The heart of Train to Busan are the characters. They may act predictable but it proves a point that sometimes well-executed tropes are equally as effective. Our main character is the fund manager (as mentioned before) who has his young daughter with him. His character develops the most, especially his relationship with her. His daughter is worth a mention because she is incredibly talented in her role.  She never is annoying or bratty. In fact, she acts exactly as well as a child would probably act when thrown into this situation. Also, we have a father to be (or as Fantasia’s description calls him a “two-fisted goon”) and his pregnant wife: the righteous hero who also is the humorous guy with his one liners and infectious attitude. His wife creates a wonderful balance for the tact that he lacks. This goon is the absolute highlight of the movie. On the other hand, it highlights the fact that in times of crisis, human nature is a scary thing because the natural instinct of life preservation occurs and people do extremely selfish acts. One character in this whole affair is an absolute piece of garbage. You will know who it is right away and the feelings of hate that he stirs up might be hard to imagine. Along for the ride are some teenagers heading to a baseball tournament and a pair of senior sisters and some of the train crew who make impact on various scenes. If you find yourself cheering for some of these characters, especially the wildly fantastic father to be character, it is normal. We all were at the Fantasia screening also.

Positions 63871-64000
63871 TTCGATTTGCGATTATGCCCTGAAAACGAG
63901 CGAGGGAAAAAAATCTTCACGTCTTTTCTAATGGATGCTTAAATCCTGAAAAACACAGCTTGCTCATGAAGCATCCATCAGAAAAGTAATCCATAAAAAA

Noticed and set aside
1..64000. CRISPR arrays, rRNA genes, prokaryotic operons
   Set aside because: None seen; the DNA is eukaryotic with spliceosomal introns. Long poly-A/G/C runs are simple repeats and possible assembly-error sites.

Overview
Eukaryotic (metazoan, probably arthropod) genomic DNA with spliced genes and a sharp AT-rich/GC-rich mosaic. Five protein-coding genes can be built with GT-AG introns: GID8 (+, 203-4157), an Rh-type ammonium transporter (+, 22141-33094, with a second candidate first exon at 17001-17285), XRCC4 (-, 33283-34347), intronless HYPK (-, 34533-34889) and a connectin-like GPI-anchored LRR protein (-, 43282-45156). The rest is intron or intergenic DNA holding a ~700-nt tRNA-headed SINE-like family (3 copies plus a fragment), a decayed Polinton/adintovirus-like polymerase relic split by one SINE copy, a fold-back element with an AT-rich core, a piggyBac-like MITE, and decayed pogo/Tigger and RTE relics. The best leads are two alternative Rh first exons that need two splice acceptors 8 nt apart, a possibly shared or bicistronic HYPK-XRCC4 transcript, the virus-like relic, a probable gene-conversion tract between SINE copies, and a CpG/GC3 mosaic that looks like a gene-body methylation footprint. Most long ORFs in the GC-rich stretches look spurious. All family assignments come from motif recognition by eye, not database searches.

Train to Busan


However, there is one aspect that fell short: the way it was wrapped up. In fact, it may be the only aspect of this intense zombie film that may drag it down a little.  The ending was being taunted to its audience. It kept seeming like it wanted to end but somehow was playing up to the final scene. At a certain point, it simply felt contrived. While the ending was not bad, it was unnecessarily dragged out to achieve the end results that they desired which may or may  not be perfect. Perhaps, it felt a little too neat for some.

Train to Busan is a gripping and thrilling ride that will have you holding your breath.  It takes you on a claustrophobic and heart pounding adrenaline run with a growing population of terrifying zombies. It tackles human nature, life preservation, struggle for survival with brilliant characters that will make you fear for their lives, cheer them on their bravery and honor and feel sad when the good guys are sacrificed. This is a zombie movie after all. It is inevitable. Despite its contrived ending, Train to Busan is well worth a watch (and many more times after that).

Fantasia Festival: Kidnap Capital (2016)

Next up in the Fantasia Festival line-up is Kidnap Capital, a movie that was compared to Sicario as it also tackles the subject of human smuggling. Kidnap Capital is based on real stories. It takes a different angle from Sicario and in my opinion, not to be compared because it is not the same.  Kidnap Capital was hosted by director Felipe Rodriguez, cast members Pedro Miguel Arce, Michael Reventar and Juan Carlos Velis along with cinematographer Boris Mojsovski, film editor Julia Blua and composer Norman Orenstein.

Kidnap Capital (2016)

Kidnap Capital

Director and writer: Felipe Rodriguez

Cast: Paulino Nunes, Johnathan Sousa, Michael Reventar, Pedro Miguel Arce, Michael A. Miranda, Michelle Arvizu, Lara Gilchrist

Kidnap Capital is an intense ninety minutes movie experience that pulls you into a man, Manolo who has been smuggled into America with his pregnant wife. The men and women are separated upon arrival with others and locked into a room in a drophouse in Arizona. The only way to be released is simple: pay up. One way or another, you pay with money or maybe eventually with your life. Kidnap Capital is claustrophobic and takes the angle of what goes on in a drophouse. In fact during the Q&A, they mentioned that one of the extra characters had gone through something like this and talked about how genuine the set and the feeling they recreated was.